Summary of Interventions to Decrease Pain and Enhance Effective Coping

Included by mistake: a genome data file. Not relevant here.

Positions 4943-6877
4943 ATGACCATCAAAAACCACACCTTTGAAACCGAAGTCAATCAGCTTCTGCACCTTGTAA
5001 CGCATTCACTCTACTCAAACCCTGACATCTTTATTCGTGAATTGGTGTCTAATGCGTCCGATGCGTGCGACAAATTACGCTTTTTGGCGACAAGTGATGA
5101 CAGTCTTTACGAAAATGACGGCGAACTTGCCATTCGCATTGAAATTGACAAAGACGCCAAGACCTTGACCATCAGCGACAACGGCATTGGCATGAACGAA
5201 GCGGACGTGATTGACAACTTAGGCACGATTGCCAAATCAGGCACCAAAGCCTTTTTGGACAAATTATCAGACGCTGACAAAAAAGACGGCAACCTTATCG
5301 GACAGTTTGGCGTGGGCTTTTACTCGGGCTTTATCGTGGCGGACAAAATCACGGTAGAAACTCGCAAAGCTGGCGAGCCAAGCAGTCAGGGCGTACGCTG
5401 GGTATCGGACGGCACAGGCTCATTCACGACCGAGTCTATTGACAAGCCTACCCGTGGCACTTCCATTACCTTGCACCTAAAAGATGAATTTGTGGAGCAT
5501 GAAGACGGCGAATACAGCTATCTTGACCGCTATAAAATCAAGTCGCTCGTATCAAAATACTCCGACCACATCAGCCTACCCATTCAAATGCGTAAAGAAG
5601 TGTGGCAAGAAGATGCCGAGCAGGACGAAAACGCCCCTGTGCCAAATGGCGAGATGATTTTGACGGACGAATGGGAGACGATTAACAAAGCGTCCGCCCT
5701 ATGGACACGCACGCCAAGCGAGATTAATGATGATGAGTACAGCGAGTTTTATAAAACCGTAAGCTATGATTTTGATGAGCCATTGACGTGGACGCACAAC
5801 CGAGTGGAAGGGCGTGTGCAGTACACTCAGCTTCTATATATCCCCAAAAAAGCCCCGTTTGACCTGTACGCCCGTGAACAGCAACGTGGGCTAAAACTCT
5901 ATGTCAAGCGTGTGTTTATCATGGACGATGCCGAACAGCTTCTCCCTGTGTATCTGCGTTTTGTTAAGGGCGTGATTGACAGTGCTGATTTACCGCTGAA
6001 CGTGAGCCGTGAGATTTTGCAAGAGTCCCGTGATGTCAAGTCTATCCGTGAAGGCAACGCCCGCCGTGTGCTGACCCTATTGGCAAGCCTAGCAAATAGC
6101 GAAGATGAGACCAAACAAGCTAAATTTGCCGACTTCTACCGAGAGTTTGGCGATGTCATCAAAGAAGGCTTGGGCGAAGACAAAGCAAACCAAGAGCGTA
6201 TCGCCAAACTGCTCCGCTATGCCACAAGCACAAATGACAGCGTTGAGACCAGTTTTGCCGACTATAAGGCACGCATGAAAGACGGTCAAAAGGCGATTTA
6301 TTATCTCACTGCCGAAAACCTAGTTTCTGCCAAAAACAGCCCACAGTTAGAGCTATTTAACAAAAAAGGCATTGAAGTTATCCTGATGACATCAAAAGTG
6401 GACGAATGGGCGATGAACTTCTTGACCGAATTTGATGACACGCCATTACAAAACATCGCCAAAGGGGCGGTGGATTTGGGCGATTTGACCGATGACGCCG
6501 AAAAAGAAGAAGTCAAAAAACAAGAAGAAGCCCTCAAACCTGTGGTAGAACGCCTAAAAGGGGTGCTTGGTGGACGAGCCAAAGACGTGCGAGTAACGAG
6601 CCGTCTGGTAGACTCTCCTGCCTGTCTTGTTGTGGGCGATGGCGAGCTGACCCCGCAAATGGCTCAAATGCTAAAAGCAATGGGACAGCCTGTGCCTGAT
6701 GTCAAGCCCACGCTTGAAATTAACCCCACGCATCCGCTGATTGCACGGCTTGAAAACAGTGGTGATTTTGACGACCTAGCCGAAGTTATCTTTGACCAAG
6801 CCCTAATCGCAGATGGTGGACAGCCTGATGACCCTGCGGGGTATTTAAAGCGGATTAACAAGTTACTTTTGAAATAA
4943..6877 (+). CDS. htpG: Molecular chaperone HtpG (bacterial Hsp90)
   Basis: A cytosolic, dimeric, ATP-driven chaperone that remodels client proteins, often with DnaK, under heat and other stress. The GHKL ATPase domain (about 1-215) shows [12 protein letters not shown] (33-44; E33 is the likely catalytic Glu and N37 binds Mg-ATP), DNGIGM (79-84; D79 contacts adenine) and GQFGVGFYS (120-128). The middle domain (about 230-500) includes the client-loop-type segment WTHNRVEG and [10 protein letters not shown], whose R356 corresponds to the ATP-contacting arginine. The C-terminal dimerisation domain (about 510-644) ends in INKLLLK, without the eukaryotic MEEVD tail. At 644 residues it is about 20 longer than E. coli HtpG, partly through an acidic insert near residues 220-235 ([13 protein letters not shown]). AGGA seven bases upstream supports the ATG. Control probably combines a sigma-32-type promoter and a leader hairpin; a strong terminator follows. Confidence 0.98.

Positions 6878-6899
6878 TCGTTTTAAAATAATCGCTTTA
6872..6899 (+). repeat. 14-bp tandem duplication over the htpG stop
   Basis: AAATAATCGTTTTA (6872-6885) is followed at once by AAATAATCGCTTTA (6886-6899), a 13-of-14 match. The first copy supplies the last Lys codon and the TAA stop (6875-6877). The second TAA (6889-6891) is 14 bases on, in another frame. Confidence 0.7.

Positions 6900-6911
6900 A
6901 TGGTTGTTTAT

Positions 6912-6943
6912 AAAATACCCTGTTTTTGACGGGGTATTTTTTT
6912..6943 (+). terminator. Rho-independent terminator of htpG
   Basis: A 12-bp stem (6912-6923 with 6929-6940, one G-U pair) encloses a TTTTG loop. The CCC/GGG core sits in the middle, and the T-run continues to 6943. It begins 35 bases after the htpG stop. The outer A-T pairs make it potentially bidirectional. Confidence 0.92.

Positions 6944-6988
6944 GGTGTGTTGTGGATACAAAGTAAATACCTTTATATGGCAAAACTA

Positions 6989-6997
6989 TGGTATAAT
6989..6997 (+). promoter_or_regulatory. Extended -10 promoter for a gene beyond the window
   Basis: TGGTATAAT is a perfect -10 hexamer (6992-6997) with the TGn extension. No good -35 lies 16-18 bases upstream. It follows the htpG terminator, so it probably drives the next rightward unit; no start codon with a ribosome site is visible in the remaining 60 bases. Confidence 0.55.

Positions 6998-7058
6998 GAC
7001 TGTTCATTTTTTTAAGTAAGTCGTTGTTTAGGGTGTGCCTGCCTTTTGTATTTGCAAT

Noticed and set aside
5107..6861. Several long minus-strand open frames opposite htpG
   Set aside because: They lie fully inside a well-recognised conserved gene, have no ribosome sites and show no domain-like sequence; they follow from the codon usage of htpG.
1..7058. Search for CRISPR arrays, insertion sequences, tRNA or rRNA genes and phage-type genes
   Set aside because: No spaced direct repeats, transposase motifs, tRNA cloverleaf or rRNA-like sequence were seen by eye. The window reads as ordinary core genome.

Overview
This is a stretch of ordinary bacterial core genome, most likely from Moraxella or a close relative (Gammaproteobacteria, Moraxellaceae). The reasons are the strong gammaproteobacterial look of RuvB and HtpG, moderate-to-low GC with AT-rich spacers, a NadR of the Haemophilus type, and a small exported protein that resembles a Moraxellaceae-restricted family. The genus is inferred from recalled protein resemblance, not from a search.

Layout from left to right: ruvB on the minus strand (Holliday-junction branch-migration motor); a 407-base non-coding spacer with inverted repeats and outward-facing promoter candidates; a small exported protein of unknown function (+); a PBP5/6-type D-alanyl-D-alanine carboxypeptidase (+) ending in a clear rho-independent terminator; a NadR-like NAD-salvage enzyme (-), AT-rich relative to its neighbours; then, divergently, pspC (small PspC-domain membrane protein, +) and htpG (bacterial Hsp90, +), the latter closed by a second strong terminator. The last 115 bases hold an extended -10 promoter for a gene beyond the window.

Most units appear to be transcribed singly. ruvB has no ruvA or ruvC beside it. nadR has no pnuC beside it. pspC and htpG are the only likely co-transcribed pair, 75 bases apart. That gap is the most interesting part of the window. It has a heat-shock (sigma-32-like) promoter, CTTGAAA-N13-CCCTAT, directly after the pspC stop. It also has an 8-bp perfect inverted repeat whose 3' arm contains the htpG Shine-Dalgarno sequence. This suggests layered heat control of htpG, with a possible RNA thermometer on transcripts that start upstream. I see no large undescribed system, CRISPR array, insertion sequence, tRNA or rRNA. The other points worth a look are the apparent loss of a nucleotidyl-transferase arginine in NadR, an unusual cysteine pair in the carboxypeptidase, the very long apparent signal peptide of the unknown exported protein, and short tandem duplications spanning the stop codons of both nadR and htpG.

Evidence to date has shown benefits of CBT coping skills interventions. Results from the randomized, controlled studies of adults and children conducted by Gil et al. (1996, 1997b, 2001) suggest that CBT meets the requirements for a "probably efficacious" treatment for SCD pain, as defined by the Cham-bless criteria for empirically supported interventions (Chambless and Hollon 1998; Chen et al. 2004). Further research is needed to develop well-established treatment approaches for coping with pain and psychosocial stressors in patients with SCD. In addition, although current interventions show promise for increasing positive coping strategies, treatment studies to date have not identified interventions that significantly improve psychosocial and psychological adjustment in children with SCD, especially in children who may be experiencing clinically significant psychological symptoms of depression and anxiety. Although certain CBT approaches are well established as treatments for general child clinical populations (for review, see Comp-ton et al. 2004), these treatments have not been tested specifically for pediatric SCD populations and would likely need to be adapted to address issues specific to illness-related adjustment.

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